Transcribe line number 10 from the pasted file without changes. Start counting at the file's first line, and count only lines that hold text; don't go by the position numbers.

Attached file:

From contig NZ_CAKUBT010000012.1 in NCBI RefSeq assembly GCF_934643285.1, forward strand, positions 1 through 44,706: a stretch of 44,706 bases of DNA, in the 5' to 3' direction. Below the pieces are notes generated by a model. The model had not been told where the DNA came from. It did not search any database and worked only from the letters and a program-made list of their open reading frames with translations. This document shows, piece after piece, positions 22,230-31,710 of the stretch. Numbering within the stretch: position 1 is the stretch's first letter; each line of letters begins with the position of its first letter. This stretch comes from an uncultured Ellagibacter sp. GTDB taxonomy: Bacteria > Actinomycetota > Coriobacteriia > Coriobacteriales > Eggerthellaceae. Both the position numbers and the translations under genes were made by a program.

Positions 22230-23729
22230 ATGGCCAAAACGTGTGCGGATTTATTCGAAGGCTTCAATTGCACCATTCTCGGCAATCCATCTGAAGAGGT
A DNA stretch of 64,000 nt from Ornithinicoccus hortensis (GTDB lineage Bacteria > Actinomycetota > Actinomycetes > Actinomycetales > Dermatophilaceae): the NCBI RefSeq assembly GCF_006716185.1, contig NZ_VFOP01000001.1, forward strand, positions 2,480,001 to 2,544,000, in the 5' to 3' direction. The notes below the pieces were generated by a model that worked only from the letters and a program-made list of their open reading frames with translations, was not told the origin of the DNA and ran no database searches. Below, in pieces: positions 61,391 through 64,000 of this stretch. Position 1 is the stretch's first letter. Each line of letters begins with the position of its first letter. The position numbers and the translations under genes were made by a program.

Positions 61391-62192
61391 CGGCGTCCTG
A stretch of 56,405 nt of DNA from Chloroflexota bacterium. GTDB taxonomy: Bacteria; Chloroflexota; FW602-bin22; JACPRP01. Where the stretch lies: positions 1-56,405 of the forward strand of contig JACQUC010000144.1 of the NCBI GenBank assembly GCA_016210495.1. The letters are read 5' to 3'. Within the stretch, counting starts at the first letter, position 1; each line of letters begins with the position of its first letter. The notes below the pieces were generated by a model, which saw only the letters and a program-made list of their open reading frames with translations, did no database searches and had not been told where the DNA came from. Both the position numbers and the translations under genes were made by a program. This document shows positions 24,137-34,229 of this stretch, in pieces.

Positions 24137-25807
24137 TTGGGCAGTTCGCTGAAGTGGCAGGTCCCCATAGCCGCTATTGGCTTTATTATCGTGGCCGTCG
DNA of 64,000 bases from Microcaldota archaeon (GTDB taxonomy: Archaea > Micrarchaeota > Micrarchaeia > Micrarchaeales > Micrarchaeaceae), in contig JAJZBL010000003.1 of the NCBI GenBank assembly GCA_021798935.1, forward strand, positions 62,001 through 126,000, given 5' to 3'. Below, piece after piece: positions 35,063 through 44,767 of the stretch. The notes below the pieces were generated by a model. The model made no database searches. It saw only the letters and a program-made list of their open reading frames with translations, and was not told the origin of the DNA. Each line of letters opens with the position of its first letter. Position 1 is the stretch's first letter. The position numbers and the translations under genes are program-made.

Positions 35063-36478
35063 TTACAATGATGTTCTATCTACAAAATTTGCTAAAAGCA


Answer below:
DNA of 64,000 bases from Microcaldota archaeon (GTDB taxonomy: Archaea > Micrarchaeota > Micrarchaeia > Micrarchaeales > Micrarchaeaceae), in contig JAJZBL010000003.1 of the NCBI GenBank assembly GCA_021798935.1, forward strand, positions 62,001 through 126,000, given 5' to 3'. Below, piece after piece: positions 35,063 through 44,767 of the stretch. The notes below the pieces were generated by a model. The model made no database searches. It saw only the letters and a program-made list of their open reading frames with translations, and was not told the origin of the DNA. Each line of letters opens with the position of its first letter. Position 1 is the stretch's first letter. The position numbers and the translations under genes are program-made.